Ontario's Glenn Howard, Newfoundland/Labrador's Brad Gushue draw a wonderful preview of Brier coming attractions
Sublime match at Edmonton’s Rexall Place ‘won by a couple of inches’
EDMONTON - Brent Laing thinks he and his teammates with Glenn Howard’s undefeated Ontario rink are playing as well as they ever have, which may actually provide a sliver of hope to their pursuers at the 2013 Tim Hortons Brier.
Because if Howard, 9-0 after beating Quebec 4-2 to clinch first place Thursday night, can find an even higher notch on the performance dial in the playoffs, this Brier may well be over, except for the jaw-dropping shotmaking.
There was plenty of that in Howard’s 6-5 win over an excellent Brad Gushue-led team from Newfoundland/Labrador on Thursday afternoon, none more spectacular than a wonderful back-and-forth exchange in the ninth end.
The match could have been a preview of coming attractions, such as the 1-2 Page Playoff game, not to mention the Brier final on Sunday.
“I thought that was one hell of a curling game,” Howard said at game’s end. “I don’t care what anybody says, there were eight really great curlers out there tonight.
“It was a fun one to play, it was a fun one to watch. We won by a couple inches, that was the difference in the game.”
As for the ninth end, Howard said: “That was entertaining. It went back and forth. It looked like Brad had control, then we kind of got it back.
“Brad sort of controlled the end, I thought. Fortunately, I made a pretty good one with my last one and it got to a spot where we sat two.”
With Ontario up 5-4, the teams down to skips rocks, Gushue lifted the fans from their seats when he made a double raise takeout to sit two with his first shot.
Howard responded by navigating a narrow port, then tapping back two Ontario rocks to sit two himself, forcing Gushue to make a delicate, last-shot draw to the side of the button to count one.
He did. And that sent the game to the 10th end tied 5-5. It was sublime curling, pure and simple.
Howard controlled the final end right to the final shot, when he calmly drew the button to secure the 6-5 victory.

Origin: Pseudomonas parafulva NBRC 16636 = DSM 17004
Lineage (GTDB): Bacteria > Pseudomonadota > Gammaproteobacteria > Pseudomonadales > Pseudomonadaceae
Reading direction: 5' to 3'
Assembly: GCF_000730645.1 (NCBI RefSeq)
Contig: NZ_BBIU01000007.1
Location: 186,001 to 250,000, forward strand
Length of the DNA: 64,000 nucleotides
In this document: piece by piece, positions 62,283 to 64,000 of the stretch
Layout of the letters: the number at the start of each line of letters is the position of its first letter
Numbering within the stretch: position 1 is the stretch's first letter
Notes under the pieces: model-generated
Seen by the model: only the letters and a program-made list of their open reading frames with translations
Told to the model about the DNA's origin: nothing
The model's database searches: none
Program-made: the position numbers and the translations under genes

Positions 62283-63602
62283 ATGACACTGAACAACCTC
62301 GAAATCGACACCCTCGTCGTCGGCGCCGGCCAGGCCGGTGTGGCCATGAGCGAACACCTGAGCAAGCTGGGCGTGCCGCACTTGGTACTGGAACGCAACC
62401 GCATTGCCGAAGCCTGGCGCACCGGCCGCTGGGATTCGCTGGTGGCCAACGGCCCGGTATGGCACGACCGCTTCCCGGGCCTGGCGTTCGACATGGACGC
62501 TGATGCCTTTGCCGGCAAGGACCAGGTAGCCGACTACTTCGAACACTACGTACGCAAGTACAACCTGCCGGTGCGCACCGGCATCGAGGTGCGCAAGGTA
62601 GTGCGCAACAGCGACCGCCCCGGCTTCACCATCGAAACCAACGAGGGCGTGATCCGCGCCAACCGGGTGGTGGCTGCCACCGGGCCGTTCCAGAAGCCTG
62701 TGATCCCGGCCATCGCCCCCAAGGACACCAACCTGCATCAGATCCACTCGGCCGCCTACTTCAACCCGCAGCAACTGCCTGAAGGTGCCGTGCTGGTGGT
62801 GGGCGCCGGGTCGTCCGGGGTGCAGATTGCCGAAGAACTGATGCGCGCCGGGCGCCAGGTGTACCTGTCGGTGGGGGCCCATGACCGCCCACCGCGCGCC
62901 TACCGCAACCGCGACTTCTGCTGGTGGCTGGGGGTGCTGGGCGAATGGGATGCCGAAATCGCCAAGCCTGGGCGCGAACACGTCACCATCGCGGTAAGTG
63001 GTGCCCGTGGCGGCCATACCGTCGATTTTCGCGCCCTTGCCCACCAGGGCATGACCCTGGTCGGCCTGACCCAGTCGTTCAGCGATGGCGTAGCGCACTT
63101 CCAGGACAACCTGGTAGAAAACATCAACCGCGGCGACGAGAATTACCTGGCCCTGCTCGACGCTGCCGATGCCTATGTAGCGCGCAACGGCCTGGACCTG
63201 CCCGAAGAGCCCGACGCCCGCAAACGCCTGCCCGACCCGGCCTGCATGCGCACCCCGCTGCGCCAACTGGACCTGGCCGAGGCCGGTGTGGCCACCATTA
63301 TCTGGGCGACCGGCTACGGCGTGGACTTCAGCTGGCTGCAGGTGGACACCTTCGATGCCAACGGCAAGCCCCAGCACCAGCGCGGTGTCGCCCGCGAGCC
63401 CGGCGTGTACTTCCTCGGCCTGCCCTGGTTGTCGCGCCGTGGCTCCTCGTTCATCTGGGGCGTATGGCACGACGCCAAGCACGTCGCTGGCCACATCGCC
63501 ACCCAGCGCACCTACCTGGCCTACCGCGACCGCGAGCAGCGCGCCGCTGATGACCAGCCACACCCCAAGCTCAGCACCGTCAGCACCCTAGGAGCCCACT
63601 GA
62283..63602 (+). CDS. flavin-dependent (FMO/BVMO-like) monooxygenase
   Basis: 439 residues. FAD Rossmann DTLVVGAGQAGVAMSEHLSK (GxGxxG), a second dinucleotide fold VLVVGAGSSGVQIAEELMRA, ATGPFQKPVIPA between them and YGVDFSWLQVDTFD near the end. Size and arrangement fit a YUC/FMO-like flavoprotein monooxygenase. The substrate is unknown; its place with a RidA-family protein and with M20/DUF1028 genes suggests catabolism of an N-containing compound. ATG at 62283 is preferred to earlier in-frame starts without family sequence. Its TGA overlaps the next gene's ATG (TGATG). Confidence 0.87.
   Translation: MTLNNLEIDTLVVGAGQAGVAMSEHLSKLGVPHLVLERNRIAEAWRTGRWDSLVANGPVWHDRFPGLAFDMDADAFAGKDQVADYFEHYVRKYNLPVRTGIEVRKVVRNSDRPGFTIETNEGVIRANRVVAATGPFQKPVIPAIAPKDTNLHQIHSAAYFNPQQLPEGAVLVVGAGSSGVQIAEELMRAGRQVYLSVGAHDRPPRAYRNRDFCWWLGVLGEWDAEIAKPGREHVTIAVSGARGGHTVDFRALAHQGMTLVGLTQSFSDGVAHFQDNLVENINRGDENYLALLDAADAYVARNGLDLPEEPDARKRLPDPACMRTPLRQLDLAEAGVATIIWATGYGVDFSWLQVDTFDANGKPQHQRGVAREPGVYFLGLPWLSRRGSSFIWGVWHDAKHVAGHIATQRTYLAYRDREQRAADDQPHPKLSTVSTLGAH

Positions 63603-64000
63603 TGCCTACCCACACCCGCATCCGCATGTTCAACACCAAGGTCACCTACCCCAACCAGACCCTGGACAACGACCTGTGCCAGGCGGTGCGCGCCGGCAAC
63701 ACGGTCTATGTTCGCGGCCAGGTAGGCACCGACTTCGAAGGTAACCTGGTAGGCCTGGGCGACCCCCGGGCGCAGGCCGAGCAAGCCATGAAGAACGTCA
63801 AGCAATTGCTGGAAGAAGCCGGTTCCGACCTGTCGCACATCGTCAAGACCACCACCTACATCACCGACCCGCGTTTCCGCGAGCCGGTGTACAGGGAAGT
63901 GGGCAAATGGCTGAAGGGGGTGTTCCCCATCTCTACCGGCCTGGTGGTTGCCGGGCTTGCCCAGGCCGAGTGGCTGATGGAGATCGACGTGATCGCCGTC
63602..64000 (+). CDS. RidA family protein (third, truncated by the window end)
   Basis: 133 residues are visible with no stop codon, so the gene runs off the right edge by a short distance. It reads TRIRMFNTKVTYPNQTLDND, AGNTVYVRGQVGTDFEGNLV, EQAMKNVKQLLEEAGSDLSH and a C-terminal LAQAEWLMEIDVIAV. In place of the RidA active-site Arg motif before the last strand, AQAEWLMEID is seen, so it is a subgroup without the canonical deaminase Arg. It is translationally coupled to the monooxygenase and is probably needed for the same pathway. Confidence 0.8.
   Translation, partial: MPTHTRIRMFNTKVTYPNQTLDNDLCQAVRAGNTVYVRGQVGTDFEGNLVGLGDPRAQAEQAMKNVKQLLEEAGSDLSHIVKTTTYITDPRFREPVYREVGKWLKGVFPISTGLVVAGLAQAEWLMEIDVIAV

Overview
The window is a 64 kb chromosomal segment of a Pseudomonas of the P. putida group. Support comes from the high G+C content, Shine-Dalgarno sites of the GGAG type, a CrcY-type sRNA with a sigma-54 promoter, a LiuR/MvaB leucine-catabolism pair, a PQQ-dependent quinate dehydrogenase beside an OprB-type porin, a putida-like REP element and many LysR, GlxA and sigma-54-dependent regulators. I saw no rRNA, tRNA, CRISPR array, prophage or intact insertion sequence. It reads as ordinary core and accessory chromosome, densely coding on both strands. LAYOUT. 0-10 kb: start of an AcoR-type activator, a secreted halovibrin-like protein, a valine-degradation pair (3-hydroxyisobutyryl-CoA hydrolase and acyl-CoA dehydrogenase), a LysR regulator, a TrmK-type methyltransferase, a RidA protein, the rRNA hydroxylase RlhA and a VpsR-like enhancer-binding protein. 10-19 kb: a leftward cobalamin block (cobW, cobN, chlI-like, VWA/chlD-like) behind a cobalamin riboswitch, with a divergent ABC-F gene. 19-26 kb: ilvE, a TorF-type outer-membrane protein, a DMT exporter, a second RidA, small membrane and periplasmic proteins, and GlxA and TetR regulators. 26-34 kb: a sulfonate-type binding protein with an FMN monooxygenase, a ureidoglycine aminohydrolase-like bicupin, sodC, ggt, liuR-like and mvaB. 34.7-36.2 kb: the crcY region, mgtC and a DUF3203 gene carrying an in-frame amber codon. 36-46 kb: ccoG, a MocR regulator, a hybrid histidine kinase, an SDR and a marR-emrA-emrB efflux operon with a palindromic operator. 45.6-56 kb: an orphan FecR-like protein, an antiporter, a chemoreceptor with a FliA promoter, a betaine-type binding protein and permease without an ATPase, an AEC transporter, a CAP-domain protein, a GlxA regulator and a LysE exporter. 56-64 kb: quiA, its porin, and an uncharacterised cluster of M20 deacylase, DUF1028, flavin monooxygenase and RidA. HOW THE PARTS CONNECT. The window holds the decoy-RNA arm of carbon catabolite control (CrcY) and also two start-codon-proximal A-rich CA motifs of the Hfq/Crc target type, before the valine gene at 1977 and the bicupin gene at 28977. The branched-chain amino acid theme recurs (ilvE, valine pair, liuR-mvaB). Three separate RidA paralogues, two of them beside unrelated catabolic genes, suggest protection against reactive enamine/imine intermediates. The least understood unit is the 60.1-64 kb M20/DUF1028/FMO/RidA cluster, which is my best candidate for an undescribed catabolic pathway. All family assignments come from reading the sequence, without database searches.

“It was intense, but it was fun,” Ontario second Brent Laing said of the showdown with Gushue, now 7-2. “It was intense because it was such a good game, you knew you couldn’t take any shots off.”
Even Gushue enjoyed the icebound oneupmanship, despite being on the wrong side of it, in the end.
“It was fun to see those shots being made, and they were being made just perfect,” Gushue said. “It was one of the better curling ends I’ve been a part of in a long time.
“Having to draw the side of the button against two. You expect when you make seven or eight shots not to have to do that, but they made some great shots.”
Almost as soon as the game was over, Ontario’s Laing was slotting it among the best he’s ever played, in his affable, matter-of-fact fashion.
“They played really well, we played really well,” Laing said. “Those are the games that are the most fun.
“We had a couple of those against (Edmonton skip Kevin) Martin a couple of years back, I think it was in 2009. We lost both games. It’s not that it’s fun when you lose, but when you go out and you play your best, you’re OK with what happens.
“I think both teams did that today and fortunately we came out on the right side.”
Coming into this Brier the ‘Big Four’ of Howard, Martin, Gushue and Manitoba’s Jeff Stoughton was expected to battle it out.
Martin took himself out of that equation by stumbling to a 1-4 start, leaving Howard, Gushue and Manitoba’s Jeff Stoughton as a power trio.
Eight games in, Howard has separated from Gushue and Manitoba (7-1) by the simplest of methods — shooting the lights out as a team.
Against Newfoundland, Howard’s rink curled 92 per cent, with lead Craig Savill nailing his shots at a 96 per cent clip, Laing hitting at 90 per cent, and third Wayne Middaugh and Howard both at 91 per cent.
For the tournament, Laing is curling 93 per cent, tops among regular seconds, while Middaugh (91 per cent) is leading all thirds. Howard and Gushue both are killing it, at an 89 per cent clip, best among the skips.
Against most teams, in most games the 85 per cent that Newfoundland collectively curled (Gushue shot 93 per cent, actually) against Ontario would have been sufficient.
But Howard’s team is at the peak of its powers. Just how good are they curling? Laing was asked.
“I think we’re playing as well as we’ve ever played, this week, top to bottom,” said Laing, who has helped Howard win two Briers and two world championship titles during his time with the 50-year-old skip. “There’s always a shot you remember, here or there, that you’d like back, but overall I don’t think we can play much better.”
All of which is nice, but Laing knows it’s not just how you play, but being able to deliver that level of performance on command when it matters most, in the upcoming playoffs.
“So far. But Wayne (Middaugh) will tell you, he played great on the wrong weekend before. The right weekend to play like this is coming up and hopefully we can keep it rolling.”
Laing reckons it’s a coincidence, but he and his teammates have sparkled at Rexall Place before: at the 2007 world championship, which they won; and at the 2009 Olympic Trials, when Martin punched his ticket to an eventual gold medal at the 2010 Winter Olympics in Vancouver.
If past is prologue, Rexall Place curling fans will be in for a fabulous show before this Brier is over.
© Copyright (c) The Edmonton Journal